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Garden Shredders - tough enough ?

Hi, I'm trying to figure a way of crumbling lots of sacks of compost easily and wonder if a garden shredder will give my fingers a rest ?

Would a 2500 watt garden shredder be able to handle bags of multi-purpose or ericaceous compost going through ?  would the odd little stone be too much for the blade ?

Anyone who owns or has used a garden shredder, your advice could be useful.

Thanks !!



  • Hostafan1Hostafan1 Posts: 34,051

    my guess is that it'll block up almost instantly. 

    They're designed to shred twiggy material .

  • Sivad, I find a good way to break-up bagged compost which has been compressed flat because of stacking is to put them on their sides and stamp on them, giving the odd kick with my steel toecapped boots.  Relieves stress, too! image

    A trowel in the hand is worth a thousand lost under a bush.
  • plant pauperplant pauper Posts: 6,234

    Apart from anything else Sivad, you'd have to break it up to post it into the shredder. Definitely not the tool for the job. I agree with Bob when he says give it an introduction to a size nine....or in my case a 4! works a treat.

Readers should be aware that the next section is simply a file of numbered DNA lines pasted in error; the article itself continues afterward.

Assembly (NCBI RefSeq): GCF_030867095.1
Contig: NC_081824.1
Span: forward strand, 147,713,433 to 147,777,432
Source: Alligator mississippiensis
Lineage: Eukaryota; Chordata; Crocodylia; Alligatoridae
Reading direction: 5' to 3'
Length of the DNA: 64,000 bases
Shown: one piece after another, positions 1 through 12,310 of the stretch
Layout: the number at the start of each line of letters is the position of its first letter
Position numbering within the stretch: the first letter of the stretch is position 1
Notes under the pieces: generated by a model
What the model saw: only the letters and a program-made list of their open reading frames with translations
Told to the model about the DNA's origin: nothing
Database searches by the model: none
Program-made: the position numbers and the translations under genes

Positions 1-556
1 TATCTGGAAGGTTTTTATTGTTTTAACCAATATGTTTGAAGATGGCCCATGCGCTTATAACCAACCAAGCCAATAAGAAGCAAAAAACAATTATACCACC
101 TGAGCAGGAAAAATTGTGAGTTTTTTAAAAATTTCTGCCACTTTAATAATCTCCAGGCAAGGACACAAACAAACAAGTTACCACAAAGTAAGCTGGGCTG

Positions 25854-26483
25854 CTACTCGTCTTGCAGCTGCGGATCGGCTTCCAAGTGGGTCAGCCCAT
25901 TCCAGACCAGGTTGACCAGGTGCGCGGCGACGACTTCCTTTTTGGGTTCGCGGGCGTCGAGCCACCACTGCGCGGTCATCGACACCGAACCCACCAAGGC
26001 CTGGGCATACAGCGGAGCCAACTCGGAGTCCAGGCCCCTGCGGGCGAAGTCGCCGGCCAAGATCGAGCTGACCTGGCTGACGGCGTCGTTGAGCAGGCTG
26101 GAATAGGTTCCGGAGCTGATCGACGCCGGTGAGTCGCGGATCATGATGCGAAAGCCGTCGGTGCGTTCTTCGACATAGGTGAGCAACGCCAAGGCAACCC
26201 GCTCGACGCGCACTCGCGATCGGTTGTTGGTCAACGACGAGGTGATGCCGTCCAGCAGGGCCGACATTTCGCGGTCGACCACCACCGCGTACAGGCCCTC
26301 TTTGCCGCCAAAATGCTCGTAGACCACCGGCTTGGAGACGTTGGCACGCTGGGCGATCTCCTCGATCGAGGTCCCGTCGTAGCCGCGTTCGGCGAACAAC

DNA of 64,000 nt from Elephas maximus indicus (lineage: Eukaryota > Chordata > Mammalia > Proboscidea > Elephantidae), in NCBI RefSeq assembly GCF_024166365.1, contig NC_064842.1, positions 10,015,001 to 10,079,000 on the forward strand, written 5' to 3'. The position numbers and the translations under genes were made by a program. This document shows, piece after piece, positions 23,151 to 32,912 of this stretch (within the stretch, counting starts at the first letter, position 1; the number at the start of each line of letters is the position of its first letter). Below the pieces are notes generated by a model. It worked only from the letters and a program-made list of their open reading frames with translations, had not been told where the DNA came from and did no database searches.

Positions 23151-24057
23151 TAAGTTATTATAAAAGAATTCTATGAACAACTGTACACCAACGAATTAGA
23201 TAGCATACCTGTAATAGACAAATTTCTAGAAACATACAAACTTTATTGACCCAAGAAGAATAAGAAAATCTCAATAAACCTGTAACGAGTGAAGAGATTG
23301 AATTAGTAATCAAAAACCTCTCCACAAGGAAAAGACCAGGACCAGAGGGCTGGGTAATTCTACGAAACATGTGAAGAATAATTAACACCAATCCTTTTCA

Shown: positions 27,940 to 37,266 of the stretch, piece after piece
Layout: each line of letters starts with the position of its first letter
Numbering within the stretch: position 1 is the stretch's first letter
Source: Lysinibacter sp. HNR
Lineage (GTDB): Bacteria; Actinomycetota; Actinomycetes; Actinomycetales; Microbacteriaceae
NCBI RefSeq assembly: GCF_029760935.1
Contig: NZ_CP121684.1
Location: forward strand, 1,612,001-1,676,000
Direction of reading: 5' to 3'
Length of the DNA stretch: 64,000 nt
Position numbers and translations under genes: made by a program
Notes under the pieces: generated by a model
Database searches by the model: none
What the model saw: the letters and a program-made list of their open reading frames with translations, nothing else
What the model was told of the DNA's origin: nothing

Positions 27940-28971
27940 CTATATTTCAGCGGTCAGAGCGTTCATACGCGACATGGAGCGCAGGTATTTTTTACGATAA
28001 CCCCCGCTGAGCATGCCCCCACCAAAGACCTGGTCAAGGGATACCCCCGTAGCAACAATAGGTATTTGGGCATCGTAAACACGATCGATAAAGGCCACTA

• SivadSivad Posts: 6

    well, what a response.

    I'm glad to steer clear of trying to short cut good potting soil.

    Thanks for your responses !!

  • cornellycornelly Posts: 970

    Place the material in a wheel barrow and use a garden shears to chop up, I do have a shredder which is very good but don't use it on very vegative material, only on material I find difficult to chop up with shears.

  • SivadSivad Posts: 6

    a soil grinder for soil samples is only £499....

  • nutcutletnutcutlet Posts: 27,158


    for breaking up compost?

    I do what Bob does but with size 5s if the bag is still closed. If it's open I prod it with a fork until it gives in

    In the sticks near Peterborough
  • Hostafan1Hostafan1 Posts: 34,051

    i'm with the " only" bunch. £499 would buy a lot  of compost and my size 9s come free

  • LynLyn Posts: 21,896

    Tip it on the ground and stab it with a fork.

    Gardening on the wild, windy west side of Dartmoor. 

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